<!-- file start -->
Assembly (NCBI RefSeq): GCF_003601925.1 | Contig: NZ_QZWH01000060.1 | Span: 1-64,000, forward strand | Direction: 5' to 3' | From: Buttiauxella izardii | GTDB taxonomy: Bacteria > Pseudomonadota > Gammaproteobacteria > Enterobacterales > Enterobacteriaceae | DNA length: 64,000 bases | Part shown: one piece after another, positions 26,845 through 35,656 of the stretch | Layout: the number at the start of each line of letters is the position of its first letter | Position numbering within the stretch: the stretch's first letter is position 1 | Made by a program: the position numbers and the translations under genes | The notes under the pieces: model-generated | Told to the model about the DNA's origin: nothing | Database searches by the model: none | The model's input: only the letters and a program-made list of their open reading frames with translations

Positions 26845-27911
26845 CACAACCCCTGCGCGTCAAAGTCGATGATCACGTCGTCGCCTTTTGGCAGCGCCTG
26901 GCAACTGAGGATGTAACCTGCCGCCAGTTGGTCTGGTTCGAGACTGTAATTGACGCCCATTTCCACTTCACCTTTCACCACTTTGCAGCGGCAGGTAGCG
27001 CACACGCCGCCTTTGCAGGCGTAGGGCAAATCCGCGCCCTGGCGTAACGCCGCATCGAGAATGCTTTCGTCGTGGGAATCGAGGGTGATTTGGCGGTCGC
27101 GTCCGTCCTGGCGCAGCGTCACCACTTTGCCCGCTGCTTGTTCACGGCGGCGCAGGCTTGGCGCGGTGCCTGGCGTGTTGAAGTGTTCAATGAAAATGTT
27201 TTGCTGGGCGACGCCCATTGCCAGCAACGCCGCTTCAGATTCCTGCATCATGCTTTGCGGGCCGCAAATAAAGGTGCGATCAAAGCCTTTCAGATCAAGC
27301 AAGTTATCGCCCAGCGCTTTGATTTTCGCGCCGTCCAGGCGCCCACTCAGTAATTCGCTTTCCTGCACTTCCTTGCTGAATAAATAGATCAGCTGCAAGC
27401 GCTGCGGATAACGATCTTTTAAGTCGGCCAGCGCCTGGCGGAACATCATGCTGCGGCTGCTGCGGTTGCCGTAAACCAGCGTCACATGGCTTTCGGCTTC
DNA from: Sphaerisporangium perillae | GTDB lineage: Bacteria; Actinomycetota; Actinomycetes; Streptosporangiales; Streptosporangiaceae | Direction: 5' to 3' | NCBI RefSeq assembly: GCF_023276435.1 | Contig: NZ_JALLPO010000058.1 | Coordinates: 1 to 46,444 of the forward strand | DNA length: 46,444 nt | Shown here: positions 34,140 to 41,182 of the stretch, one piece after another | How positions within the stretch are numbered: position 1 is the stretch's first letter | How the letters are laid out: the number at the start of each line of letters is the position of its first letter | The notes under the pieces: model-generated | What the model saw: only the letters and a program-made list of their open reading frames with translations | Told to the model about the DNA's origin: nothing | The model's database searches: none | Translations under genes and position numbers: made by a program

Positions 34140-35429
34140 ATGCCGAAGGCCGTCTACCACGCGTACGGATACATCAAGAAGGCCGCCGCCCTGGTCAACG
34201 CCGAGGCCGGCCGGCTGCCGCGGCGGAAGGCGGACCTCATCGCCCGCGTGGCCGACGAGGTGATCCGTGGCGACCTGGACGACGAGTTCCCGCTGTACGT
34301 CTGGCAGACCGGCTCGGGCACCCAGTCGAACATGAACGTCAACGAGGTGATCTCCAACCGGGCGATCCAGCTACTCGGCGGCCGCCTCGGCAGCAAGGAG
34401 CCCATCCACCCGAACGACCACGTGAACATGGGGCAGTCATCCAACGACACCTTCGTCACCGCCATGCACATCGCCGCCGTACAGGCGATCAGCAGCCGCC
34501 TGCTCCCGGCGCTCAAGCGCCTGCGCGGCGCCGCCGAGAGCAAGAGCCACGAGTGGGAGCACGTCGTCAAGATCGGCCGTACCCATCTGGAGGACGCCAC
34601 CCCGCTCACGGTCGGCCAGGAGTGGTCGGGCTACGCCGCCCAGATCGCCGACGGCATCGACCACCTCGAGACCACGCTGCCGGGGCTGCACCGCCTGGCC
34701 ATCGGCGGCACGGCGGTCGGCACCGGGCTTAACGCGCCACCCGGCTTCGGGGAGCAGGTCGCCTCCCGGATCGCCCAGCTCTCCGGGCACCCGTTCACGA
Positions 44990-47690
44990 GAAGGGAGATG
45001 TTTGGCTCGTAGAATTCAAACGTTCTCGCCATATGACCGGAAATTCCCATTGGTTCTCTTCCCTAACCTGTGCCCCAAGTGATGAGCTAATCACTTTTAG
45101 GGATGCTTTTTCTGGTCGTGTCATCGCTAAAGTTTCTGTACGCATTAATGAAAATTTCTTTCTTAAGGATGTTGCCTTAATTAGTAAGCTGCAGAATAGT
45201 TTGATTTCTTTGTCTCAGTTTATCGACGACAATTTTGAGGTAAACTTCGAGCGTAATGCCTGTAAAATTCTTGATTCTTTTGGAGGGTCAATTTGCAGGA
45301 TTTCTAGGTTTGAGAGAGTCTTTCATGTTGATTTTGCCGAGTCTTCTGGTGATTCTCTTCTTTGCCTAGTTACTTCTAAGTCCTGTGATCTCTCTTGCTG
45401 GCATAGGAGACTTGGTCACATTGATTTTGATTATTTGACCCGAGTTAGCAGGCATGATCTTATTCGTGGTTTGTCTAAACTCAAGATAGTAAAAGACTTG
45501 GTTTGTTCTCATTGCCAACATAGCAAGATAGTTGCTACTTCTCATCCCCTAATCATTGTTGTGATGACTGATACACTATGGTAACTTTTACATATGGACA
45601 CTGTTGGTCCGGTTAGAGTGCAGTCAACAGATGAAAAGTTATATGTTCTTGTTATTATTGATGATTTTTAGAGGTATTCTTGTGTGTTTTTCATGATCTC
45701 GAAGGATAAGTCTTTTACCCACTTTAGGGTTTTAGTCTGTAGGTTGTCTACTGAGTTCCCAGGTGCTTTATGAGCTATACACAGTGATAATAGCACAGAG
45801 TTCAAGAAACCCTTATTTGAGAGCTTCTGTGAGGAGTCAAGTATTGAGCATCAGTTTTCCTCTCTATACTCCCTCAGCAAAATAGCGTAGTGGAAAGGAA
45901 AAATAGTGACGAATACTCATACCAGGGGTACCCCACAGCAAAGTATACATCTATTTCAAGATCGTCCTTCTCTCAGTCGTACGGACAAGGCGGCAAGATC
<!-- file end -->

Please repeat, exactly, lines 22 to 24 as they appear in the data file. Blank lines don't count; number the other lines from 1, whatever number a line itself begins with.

45101 GGATGCTTTTTCTGGTCGTGTCATCGCTAAAGTTTCTGTACGCATTAATGAAAATTTCTTTCTTAAGGATGTTGCCTTAATTAGTAAGCTGCAGAATAGT
45201 TTGATTTCTTTGTCTCAGTTTATCGACGACAATTTTGAGGTAAACTTCGAGCGTAATGCCTGTAAAATTCTTGATTCTTTTGGAGGGTCAATTTGCAGGA
45301 TTTCTAGGTTTGAGAGAGTCTTTCATGTTGATTTTGCCGAGTCTTCTGGTGATTCTCTTCTTTGCCTAGTTACTTCTAAGTCCTGTGATCTCTCTTGCTG